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‘Sitting ducks’: Coroner blasts leadership failures before police officer ambushed

Lured down a dirt road, police officers were “sitting ducks” when Ricky Maddison fatally shot Senior Constable Brett Forte, a coroner says.

Mar 14, 2023, updated Mar 14, 2023
A memorial photograph of Constable Brett Forte at his funeral in Toowoomba, in June 2017. (Photo: AAP Image/Glenn Hunt)

A memorial photograph of Constable Brett Forte at his funeral in Toowoomba, in June 2017. (Photo: AAP Image/Glenn Hunt)

Delivering his inquest findings, coroner Terry Ryan said there were the hallmarks of an ambush before Maddison opened fire on police in the Lockyer Valley, west of Brisbane, on May 29, 2017.

Ryan on Tuesday said there were several systemic factors that may have contributed to 42-year-old Forte’s death and it was possible the fatal shooting may have been prevented.

Maddison, 40, was later shot dead after being warned to surrender more than 80 times during a 20-hour siege.

He had fired at police, including at a helicopter, 21 times.

Ryan described the absence of an overall tactical command during a police pursuit of Maddison as a missed opportunity and a “significant failure of leadership”.

He said it was not reasonable for Forte and his partner Sen Const Cath Nielsen to call off the pursuit of Maddison, but a tactical commander could have come up with an effective plan.

“Unfortunately the confrontation was left to evolve on Mr Maddison’s terms,” Ryan said.

“Snr Const Forte and Snr Const Nielsen were, as Snr Const Nielsen described, sitting ducks.”

Maddison had been on the run and hiding in a rural stronghold for more than two months, avoiding an arrest warrant for a domestic violence incident.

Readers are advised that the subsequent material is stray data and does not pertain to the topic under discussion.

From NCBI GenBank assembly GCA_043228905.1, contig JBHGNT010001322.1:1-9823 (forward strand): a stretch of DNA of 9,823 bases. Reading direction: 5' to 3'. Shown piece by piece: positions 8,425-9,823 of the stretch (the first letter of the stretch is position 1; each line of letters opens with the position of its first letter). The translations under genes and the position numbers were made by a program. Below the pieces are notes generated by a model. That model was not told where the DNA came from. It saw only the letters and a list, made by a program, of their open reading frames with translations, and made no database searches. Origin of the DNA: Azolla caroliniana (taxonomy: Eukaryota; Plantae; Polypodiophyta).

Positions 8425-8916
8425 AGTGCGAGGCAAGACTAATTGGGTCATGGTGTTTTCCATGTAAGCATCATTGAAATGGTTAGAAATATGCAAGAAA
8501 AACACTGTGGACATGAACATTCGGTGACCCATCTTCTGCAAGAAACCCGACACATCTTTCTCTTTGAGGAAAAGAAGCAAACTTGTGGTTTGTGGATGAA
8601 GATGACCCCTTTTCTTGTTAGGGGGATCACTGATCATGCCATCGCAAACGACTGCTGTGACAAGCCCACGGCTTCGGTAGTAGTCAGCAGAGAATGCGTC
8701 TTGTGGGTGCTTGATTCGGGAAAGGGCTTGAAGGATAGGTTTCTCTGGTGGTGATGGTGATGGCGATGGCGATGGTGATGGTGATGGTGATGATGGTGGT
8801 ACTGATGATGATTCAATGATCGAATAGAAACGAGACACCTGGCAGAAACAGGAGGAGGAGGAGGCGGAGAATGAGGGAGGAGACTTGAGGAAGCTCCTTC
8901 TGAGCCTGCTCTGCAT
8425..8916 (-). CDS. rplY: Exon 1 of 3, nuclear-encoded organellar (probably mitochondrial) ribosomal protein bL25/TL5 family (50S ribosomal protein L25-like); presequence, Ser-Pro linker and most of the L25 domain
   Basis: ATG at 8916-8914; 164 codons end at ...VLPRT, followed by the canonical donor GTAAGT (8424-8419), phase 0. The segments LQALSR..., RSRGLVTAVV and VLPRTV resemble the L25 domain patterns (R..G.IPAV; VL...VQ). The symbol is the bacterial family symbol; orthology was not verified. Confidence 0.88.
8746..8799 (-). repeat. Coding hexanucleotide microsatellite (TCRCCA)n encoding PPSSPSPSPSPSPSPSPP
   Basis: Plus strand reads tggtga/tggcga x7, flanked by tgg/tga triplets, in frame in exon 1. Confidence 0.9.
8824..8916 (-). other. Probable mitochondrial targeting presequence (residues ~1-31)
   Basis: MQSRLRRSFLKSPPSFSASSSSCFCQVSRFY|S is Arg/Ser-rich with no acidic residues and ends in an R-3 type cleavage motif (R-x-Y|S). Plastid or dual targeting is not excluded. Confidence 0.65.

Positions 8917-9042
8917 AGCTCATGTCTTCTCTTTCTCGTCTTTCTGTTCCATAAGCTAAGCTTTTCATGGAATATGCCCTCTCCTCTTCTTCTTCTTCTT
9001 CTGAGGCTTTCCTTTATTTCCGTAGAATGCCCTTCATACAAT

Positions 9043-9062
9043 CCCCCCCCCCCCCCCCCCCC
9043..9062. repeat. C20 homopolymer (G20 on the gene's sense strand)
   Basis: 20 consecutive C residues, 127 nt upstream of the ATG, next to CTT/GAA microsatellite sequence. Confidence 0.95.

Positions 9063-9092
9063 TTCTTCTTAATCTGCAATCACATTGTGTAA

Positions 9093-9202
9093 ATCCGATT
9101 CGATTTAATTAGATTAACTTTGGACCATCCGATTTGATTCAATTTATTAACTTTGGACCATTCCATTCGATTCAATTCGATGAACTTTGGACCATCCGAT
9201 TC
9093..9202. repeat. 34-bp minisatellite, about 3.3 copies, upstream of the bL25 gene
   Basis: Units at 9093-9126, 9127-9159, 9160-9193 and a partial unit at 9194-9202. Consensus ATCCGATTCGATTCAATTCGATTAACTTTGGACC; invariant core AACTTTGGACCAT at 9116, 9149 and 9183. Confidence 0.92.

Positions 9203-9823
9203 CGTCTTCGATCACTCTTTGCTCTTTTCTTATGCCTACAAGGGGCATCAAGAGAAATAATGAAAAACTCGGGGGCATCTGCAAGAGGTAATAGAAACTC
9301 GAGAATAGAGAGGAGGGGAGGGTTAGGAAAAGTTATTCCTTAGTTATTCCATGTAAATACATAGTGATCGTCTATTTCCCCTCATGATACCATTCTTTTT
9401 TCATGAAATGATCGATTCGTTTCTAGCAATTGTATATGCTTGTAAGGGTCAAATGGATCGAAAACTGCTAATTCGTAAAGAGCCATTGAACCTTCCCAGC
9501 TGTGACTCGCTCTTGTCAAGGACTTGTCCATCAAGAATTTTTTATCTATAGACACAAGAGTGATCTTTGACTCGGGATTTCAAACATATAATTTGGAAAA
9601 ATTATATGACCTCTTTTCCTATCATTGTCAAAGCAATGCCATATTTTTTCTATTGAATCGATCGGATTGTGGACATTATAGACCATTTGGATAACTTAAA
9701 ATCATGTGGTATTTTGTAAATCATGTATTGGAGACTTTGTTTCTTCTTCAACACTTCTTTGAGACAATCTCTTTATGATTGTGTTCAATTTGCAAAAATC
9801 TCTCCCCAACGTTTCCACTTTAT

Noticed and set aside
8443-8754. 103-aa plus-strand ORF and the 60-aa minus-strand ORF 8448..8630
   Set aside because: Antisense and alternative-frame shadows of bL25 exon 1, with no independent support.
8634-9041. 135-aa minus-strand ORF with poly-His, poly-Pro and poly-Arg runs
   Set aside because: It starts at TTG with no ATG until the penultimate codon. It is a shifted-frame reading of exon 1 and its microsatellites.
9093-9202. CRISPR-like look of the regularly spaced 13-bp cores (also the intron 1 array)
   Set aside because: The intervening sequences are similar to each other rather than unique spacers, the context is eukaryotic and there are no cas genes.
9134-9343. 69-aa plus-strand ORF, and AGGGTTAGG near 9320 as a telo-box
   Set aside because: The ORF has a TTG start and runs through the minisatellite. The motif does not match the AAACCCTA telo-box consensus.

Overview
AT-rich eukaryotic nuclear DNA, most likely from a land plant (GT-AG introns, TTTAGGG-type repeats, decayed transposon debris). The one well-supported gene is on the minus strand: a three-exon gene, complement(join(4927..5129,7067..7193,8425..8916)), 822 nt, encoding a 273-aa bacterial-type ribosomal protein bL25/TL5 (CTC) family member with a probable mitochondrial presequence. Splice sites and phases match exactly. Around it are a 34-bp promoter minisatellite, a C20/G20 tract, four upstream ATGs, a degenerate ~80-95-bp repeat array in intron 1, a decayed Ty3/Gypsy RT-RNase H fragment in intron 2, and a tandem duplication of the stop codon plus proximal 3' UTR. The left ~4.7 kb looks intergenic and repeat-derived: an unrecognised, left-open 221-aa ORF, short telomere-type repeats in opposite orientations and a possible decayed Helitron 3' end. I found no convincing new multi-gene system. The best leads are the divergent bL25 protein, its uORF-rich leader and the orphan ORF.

Police spotted his vehicle in Toowoomba and followed him on the Warrego Highway, before Maddison ambushed them on a dirt road.

“The events that transpired when Mr Maddison exited his vehicle following a marked change in the terrain along the roadway had the hallmarks of an ambush.”

He opened fire on police vehicles with automatic weapons, peppering Forte’s car with 27 bullets.

Forte urgently reversed but the vehicle rolled, trapping him and his partner inside.

He was hit at least twice and died within minutes.

Ryan said officers in pursuit would have known Maddison was “undoubtedly dangerous” but described someone opening fire on officers with a machine gun as unprecedented in Queensland.

He said officers could have been required to wear ballistic vests but noted that it may not have avoided Forte being killed.

The inquest that started in 2021 had heard the Toowoomba tactical crime squad had been looking for Maddison, while Gatton police had been investigating reports of automatic gunfire in the area prior to the shooting.

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Ryan said reports of automatic gunfire in the area had not been treated with sufficient urgency by Gatton police before the fatal shooting.

He said a more proactive approach could have resulted in Maddison’s arrest before the shooting.

Gatton police had established the gunfire heard days before the fatal confrontation had come from a property owned by a family.

But police did not make the connection that the family was friends with Maddison, who was staying at the property.

Officers installed a camera with “Gatton police” on it near the property which Maddison located, increasing his hostility toward authorities.

No record of the Gatton officers’ activities was placed on the police database QPRIM.

The inquest also heard that a Toowoomba officer did not make a connection with a “Ricky Matterson” who was in the database for having a machine gun in 2007 before the shooting.

Ryan called for an overhaul of the way Queensland police search for intelligence information, saying the pursuit of Maddison may have been different if officers were aware of the automatic gunfire reports in the area.

Ryan extended his condolences to Forte’s widow, Susie Forte, who is also a police officer.

“Mrs Forte’s grief was undoubtedly amplified by the fact that she was on duty at the time of his death and heard the tragic events as they unfolded (on police radio),” he said.

He acknowledged her courage in participating in the inquest, saying she was “entitled to answers”.

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